Specifically, the ROC was concerned with mass-scale peasant flights from church-owned to boyar-owned lands, due to the fact that the latter, as a rule, imposed no corvée obligations on their peasantry. What value would the land now have without any peasants to till it? So, the ROC felt that peasants should be prohibited from switching landowners and being legally attached to the land. After all, over the centuries of the Mongol Yoke, the church became accustomed to putting its private property interests front and center - as well as to having these interests satisfied by the powers-that-be (i.e. by the Horde) upon first demand. But, all of a sudden, the ROC met its match in the new Russian authorities.

Josephites vs. Non-possessors

Ivan the Third, the founding father of the Muscovite state, found that the claims of the post-Mongol ROC were not to his liking. His stance was that the church needed to be behooved - to serve as the people’s shepherd, not a landowner, a usurer, or an entrepreneur – and not function as a state within the state. Even historians such as Andrei Sakharov, known for his extremely loyal stance toward the ROC almost to the point of servility and crediting the church for its primary role in “the struggle against Catholic aggression from the West,” are compelled to admit that “given [ROC’s] religious influence, land wealth, and multiple privileges, the church started to compete, from time to time, with the power of the Grand Dukes of Muscovy.”

So the monarch decided to bring the church to its senses. As a first step, during the drafting of the Legal Code of 1497, he secured the inclusion of a provision on the so-called Yuri’s Day (encompassing two weeks in November), during which peasants were allowed to leave monastic lands without any impediment. Upon the enactment of this law, the confinement of peasant’s mobility solely to the owner’s land was out of the question. Unsurprisingly, from that day forth the ROC harbored hatred toward the boyars, the Yuri’s Day, and the monarch.

At the time, the ROC’s chief ideologist was Iosif (Joseph) Volotsky, the Hegumen (the equivalent of an abbot in Western Europe) at the Volokolamsky Monastery. In the 15th and 16th century, the ROC called itself “the Josephites.” For the Josephites, a government that they could not rely upon, nor manipulate, and one would not grant endless privileges to the church, as the Horde Tsar did, was unwelcome.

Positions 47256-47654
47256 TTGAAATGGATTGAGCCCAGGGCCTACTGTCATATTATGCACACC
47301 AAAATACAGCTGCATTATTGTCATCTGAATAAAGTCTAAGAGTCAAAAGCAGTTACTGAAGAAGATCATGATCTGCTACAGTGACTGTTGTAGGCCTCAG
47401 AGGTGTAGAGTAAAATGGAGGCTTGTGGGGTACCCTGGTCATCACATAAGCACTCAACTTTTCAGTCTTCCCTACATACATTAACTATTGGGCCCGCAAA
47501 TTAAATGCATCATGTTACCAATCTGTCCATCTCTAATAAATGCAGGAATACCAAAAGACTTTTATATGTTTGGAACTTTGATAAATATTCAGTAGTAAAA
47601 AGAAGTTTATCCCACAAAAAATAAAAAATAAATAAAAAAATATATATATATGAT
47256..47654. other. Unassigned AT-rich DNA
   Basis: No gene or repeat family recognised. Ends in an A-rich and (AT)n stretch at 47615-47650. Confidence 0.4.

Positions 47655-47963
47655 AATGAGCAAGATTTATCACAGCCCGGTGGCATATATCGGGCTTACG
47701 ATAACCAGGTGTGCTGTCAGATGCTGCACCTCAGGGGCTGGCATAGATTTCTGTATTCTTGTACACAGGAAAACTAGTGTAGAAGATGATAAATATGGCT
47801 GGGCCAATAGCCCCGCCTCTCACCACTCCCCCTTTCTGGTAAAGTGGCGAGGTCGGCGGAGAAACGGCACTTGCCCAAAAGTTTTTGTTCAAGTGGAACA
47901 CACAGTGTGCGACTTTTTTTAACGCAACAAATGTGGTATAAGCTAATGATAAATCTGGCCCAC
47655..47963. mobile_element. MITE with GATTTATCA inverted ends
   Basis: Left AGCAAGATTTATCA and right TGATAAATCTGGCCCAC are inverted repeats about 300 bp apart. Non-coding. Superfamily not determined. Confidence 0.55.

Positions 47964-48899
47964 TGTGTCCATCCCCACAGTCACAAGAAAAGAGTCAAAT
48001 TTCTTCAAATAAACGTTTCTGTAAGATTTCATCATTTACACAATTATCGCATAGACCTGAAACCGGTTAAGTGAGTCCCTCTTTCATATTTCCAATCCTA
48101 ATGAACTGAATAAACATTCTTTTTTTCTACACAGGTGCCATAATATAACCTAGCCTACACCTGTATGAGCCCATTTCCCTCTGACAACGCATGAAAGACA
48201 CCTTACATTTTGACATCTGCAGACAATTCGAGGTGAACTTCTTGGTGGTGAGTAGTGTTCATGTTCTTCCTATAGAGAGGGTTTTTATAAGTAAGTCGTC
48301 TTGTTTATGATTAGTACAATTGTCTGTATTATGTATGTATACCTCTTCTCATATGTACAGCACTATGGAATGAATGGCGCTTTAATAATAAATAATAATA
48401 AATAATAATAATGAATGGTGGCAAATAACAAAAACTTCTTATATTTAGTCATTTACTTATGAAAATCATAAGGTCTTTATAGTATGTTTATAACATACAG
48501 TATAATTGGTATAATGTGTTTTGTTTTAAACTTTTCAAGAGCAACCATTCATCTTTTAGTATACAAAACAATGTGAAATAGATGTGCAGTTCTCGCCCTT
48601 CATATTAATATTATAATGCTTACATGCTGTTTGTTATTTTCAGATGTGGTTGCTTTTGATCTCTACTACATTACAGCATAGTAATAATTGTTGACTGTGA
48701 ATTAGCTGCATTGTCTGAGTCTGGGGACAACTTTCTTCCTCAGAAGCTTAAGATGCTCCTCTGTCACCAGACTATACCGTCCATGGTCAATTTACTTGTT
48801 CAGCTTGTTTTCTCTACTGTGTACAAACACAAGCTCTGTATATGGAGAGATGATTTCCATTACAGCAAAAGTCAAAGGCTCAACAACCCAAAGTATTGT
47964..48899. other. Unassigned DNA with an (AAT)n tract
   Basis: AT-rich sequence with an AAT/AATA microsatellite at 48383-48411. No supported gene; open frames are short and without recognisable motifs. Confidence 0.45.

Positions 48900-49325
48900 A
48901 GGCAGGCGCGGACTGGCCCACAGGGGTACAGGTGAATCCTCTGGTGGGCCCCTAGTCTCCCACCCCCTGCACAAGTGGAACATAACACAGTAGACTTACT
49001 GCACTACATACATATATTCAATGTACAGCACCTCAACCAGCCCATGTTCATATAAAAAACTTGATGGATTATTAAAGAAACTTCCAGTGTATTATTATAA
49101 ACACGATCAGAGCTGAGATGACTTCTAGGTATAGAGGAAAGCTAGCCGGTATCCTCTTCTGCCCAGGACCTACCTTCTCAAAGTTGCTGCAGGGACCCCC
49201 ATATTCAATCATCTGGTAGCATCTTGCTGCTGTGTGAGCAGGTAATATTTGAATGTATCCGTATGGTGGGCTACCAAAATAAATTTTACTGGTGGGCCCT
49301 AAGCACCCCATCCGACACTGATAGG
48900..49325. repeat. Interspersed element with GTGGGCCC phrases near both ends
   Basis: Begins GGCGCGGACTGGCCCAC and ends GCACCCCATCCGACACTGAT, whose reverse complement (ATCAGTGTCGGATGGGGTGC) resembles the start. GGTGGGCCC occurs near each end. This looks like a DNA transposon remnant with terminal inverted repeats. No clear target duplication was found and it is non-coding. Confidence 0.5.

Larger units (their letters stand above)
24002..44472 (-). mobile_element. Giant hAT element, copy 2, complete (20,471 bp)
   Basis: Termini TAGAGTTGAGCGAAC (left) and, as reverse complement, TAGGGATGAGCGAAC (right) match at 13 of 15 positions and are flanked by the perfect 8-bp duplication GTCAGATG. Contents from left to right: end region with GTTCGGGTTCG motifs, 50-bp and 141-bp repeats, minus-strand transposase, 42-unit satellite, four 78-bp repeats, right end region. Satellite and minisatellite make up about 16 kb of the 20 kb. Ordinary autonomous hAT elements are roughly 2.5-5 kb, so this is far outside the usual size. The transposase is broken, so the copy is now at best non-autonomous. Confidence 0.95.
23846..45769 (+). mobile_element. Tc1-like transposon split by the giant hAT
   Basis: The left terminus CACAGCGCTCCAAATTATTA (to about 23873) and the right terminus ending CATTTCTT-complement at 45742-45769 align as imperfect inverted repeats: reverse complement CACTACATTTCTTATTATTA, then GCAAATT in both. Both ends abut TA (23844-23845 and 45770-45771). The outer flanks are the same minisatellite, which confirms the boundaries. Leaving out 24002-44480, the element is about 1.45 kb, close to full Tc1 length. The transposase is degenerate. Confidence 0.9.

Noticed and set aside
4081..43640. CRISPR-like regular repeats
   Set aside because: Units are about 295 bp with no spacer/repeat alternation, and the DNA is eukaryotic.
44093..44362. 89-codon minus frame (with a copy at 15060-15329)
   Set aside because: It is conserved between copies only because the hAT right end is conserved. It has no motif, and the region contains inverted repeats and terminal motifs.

Left: Saint Nil Sorsky (secular name Nikolay Maykov; b. 1433, Moscow; d. 1508), leader of the Non-Possessor movement. Right: Saint Josif Volotsky (secular name Ivan Sanin; b. 1439; d. 1515, Iosif-Volokolamsky Monastery), leader of the Josephites. Nil Sorsky prioritized inner perfection of a monk in the atmosphere of genuine asceticism. He spoke of raising generations of monks in this spirit of Christianity, even if they meant to serve in the secular world. Saint Iosif Volotsky, instead, saw monastic asceticism primarily as means for preparing monks for the fulfillment of administrative ecclesiastical tasks. He encouraged the maintenance of close ties between church and state, while Nil Sorsky urged the separation of the two and their complete autonomy from each other.


Yet, resentment spewing from the enactment of Yuri’s Day was only part of the story. Ivan the Third summoned his fellow thinkers to his side: the highly venerated “Trans-Volga Elders,” who had split off the Josephite monasticism and viewed the acquisitive drive of the church, let alone the enserfment of the peasantry, as a mortal sin and heresy. Very soon these “non-possessors” morphed into a powerful movement within the church and found their leaders in Nil Sorsky and Vassian Patrikeyev.

This was the non-possessors’ response to Iosif Volotsky: ”Find out and think about it, whoever among those shining with saintliness and erecting monasteries cared about acquiring villages? Who begged princes for privileges for themselves or to harm peasants? Who tortured human flesh with whips or bound it with shackles?” The non-possessors appealed to the raw simplicity of the church’s morals during the pre-Mongol era. For them, the Josephites’ acquisitive rush represented divine punishment for the betrayal of the original tradition and for the trampling on ancient Russian customs.

Along these lines, the non-possessor movement persisted over four generations – from early 1480s to the mid-1560s. Their struggle continued with varying degrees of success. Occasionally they managed to place their own bishops and even their own metropolitans. But the Josephites – whom the present-day ROC has proclaimed to be its predecessors - were more affluent, more cunning, and less bound by moral compunctions.

The Josephites’ eventually prevailed:  the chief political adversary of the Josephites – Russia’s land-owning aristocracy, the boyars – was defeated; the non-possessor movement was proclaimed heresy and destroyed; Yuri’s Day was abolished; and Russian peasantry was enserfed for good – spanning the length of three entire centuries.

As late as in the middle of the 16th century, the outcome of this epic struggle set to define all of Russia’s subsequent history was not yet clear. Monasteries were the scene of “the grand confusion.” Monastic discipline was being consumed by greed, spiritual aims by corruption, human decency by revelry and lewdness. This was evident to all, even to the young new Tsar Ivan the Fourth.